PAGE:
Wednesday, September 26, 2012

All Mixed Up: A seminar on how to measure mine soils

Want to know how to measure soils on mine sites? Interested in the process of research, especially when things don't go according to plan? Then you may be interested in my final PhD Public Seminar :)



I am just about to submit my PhD entitled "Assessing mine soils with enhanced small-scale variation for mine rehabilitation activities" and would love for any enthusiasts, scientists, land managers to come along to ANU.

I will also be writing a blog post on my PhD research in the coming months. 

Tuesday, September 25, 2012

Australian Soil Society Webinar!!

New South Wales Branch 2012 Harald Jensen Lecture: 

"Particulates vs Partisans, Humus vs The Rotten, Charcoal vs The Cooked" 

Dr Mark Conyers Webinar 

Friday 28th September 2012, 7.15pm 


The inaugural Harald Jensen Lecture is on this Friday evening. You don't have to go to Sydney to listen to Mark! Instead this is an ideal opportunity to just sit in the comfort of your lounge room and participate via interactive webinar.

To subscribe, follow the link before midday on Friday.

The cost of the webinar is $20 per head. You won't have to pay when you click on the link above. Instead, please contact myself for further details.

Monday, September 17, 2012

Crowd Sourcing Soil Data and DIY Specs

I am pretty excited about the possibilities of Open Access in soil science, and this is a great example of why!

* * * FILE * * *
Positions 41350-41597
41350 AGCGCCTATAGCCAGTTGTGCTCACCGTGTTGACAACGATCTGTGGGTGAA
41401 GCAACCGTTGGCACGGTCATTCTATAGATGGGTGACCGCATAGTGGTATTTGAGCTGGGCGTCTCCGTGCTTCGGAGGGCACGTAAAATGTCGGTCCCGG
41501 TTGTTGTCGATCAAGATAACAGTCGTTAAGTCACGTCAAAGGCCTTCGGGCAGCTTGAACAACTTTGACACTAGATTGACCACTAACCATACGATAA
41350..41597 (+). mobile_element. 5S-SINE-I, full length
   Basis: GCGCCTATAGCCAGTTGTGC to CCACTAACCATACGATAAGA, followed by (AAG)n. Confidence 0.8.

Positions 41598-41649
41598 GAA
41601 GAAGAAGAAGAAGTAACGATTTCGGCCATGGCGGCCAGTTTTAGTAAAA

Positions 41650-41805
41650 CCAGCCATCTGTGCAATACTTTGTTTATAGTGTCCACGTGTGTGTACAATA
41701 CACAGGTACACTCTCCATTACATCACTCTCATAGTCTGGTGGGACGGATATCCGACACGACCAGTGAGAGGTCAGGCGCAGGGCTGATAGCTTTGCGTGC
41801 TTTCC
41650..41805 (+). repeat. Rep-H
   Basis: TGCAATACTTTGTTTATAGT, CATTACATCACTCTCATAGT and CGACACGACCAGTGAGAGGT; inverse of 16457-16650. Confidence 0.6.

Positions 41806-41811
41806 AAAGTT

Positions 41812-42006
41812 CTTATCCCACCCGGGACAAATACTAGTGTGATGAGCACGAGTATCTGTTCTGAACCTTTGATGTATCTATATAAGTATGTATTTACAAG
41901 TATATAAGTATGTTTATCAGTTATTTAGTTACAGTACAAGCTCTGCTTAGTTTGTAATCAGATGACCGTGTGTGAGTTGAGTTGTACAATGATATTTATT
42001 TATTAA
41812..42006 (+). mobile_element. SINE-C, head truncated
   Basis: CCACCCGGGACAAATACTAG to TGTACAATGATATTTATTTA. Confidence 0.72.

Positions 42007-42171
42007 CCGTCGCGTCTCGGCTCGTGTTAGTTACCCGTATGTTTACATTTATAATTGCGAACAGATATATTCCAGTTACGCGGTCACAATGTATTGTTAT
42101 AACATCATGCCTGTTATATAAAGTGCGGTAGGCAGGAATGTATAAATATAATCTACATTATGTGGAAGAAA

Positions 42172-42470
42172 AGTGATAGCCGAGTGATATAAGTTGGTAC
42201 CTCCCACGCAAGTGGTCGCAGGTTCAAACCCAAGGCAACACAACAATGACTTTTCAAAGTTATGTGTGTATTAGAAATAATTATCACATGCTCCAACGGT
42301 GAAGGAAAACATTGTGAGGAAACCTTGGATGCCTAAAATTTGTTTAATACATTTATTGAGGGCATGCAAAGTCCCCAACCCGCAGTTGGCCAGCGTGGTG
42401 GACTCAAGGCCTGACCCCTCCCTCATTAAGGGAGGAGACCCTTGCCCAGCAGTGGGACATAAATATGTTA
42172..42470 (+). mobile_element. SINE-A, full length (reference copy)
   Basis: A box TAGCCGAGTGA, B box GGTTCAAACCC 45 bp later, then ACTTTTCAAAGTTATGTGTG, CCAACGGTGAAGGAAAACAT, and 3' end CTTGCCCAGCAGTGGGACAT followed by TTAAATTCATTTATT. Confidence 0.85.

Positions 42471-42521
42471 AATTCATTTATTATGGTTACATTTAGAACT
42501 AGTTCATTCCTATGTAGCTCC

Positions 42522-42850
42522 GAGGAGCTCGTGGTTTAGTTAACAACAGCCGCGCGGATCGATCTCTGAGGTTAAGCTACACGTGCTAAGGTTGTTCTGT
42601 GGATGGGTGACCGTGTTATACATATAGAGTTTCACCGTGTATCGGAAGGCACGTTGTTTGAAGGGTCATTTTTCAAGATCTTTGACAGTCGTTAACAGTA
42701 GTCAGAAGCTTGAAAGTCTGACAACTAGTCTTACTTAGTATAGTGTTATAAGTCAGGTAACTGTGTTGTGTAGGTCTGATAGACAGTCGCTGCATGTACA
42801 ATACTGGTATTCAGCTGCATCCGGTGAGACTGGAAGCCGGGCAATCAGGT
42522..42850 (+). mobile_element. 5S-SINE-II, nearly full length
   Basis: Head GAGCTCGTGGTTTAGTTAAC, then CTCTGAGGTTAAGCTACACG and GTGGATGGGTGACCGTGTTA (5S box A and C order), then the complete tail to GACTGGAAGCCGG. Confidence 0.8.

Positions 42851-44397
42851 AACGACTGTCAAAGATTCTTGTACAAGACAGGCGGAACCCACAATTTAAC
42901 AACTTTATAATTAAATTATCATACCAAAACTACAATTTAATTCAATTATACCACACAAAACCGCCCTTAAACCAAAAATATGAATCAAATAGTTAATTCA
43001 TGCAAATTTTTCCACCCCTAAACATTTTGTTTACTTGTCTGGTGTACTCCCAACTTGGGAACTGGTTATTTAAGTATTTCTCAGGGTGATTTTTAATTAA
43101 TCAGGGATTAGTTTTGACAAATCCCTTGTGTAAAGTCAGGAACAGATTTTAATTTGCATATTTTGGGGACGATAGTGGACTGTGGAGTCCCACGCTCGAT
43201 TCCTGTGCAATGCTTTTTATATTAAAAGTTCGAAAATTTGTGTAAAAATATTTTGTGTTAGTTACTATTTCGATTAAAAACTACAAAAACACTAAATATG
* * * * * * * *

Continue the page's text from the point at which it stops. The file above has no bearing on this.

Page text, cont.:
The DIY Lab Spec




The idea of using cameras and camera phones in spectral work has been around for awhile. The problem has been in the coarse-ness of the measurement; the cameras and calibration are too wide for any really accurate or precise measurements. But this has the potential to break that barrier! With the crowd-sourcing of data, calibration can become more and more refined. And camera lenses are getting more and more amazing, only helping to improve the precision and accuracy of the technique.

 Technology + crowd sourcing + open access = amazing possibilities!

The possibilities:
* Use from unis to developing countries to backyards!
* Farmers can test thier own soil
* Great educational tool!
* Massive data bank of open access soil data *
 An affordable tool that can then be used to collect data for other projects as well, reducing costs of on field experiments and data analysis. Yep! Crowd source soil data!

Wow! I can't wait for mine to arrive so I can start playing with it and adding to the data bank.